Services PMI signals Q4 GDP growth

LONDON (Reuters) - Service sector activity accelerated slightly in December after the strongest growth in new orders since September 2007, boosting economists’ belief that the economy exited recession in the last quarter of 2009.

A maid works in a bedroom of a hotel in London, April 17, 2006. REUTERS/Catherine Benson

The modest improvement in the services PMI index from the Chartered Institute of Purchasing and Supply and Markit follows a strong gain in the equivalent manufacturing survey, and an improvement in the Recruitment and Employment Confederation’s job placement measure overnight.

CIPS/Markit said the business activity index rose to 56.8 from November’s 56.6, slightly above economists’ forecasts and just below October’s 27-month high of 56.9.

Large firms’ activity increased much faster than that of smaller businesses in December, with the business services sector growing fastest.

Any number above 50 indicates that a majority of firms surveyed reported expansion that month, and Markit said the data suggested that the service sector expanded by 1 percent in the last three months of 2009.

“December’s report on services provides further evidence that the economy moved decisively out of recession in the fourth quarter,” said Vicky Redwood, economist at Capital Economics.

“With the manufacturing and construction surveys also rising in December, the quarterly average of the three surveys is on the face of it consistent with a rise in GDP in Q4 of 0.6 percent or so.”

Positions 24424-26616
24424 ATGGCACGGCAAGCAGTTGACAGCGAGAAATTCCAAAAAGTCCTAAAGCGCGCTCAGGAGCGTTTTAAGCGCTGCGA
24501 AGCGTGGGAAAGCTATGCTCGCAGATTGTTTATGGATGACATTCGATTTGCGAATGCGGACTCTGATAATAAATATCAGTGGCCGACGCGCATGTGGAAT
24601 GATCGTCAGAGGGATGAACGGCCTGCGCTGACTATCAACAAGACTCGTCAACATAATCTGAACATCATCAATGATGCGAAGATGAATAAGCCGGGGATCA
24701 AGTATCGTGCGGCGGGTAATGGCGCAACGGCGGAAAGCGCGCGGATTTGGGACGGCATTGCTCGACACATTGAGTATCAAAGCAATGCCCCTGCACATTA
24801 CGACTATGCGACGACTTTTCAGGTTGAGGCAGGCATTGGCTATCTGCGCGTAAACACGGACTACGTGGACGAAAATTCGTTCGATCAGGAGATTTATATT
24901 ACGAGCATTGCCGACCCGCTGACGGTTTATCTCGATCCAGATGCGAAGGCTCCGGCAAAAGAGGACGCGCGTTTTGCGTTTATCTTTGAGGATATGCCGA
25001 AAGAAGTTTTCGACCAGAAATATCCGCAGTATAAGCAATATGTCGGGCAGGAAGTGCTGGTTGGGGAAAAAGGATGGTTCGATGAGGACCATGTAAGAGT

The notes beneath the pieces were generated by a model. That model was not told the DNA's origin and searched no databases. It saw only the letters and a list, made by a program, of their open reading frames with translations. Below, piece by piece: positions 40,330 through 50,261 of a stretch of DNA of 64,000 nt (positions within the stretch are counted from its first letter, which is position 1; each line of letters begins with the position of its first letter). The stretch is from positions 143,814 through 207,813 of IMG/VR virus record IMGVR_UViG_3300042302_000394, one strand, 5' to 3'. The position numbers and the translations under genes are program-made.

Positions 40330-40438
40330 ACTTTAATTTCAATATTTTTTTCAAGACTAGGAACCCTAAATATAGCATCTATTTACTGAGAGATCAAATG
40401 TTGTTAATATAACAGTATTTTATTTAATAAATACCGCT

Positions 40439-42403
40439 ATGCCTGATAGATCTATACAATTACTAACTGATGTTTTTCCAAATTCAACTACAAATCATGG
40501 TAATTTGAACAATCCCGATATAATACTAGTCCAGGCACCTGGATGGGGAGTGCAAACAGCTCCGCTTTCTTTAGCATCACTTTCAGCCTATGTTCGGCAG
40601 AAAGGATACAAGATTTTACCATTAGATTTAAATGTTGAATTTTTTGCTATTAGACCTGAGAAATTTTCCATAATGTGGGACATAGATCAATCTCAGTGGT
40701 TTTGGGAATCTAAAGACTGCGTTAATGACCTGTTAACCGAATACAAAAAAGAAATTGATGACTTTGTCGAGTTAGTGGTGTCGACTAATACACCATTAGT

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Britain has been suffering its deepest recession since quarterly records began in the 1950s, and after a surprise contraction in the third quarter remained in decline after most other big economies returned to growth.


Economists said that the survey suggested there would be sustained recovery in 2010, though an end to temporary government support measures such as a cut in value-added tax and subsidies to buy new cars would limit growth.

The services PMI new business index rose to 57.0 from 56.8, and while business expectations slipped, they remained close to the two-and-a-half year high set in September.

“New orders suggest that what we’re seeing is not a flash in activity data but a trend improvement,” said David Page, an economist at Investec.

Nonetheless, some economists have been wary about the series’ reliability in predicting services growth since official data showed a surprise 0.2 percent third-quarter contraction, despite the PMI data previously showing growth for the period.

“The divergence of survey results from the official data still gives us reason to remain cautious,” said Hetal Mehta, economic advisor to the Ernst & Young ITEM Club.

“In any case, the recovery is not expected to be rampant since much of the support to the economy is short term in nature such as the car scrappage scheme and the turning of the stock cycle,” she added.

Consumer confidence suffered its biggest fall for over a year last month as the public started to focus on the fiscal tightening needed to rein in the budget deficit, a survey from Nationwide Building Society showed earlier on Wednesday.

CIPS/Markit said employment contracted for a record 20th consecutive month, albeit by the smallest margin since August 2008. And firms’ profit margins were under pressure from rising input costs, primarily fuel, while they themselves cut prices under competitive pressure.

Sterling’s slide against the euro and dollar in late 2008 and early 2009 has made inflation stickier than that of most other large economies, and the British Retail Consortium said on Wednesday that shop price inflation rose to a 13-month high in December.

Editing by Andy Bruce and Toby Chopra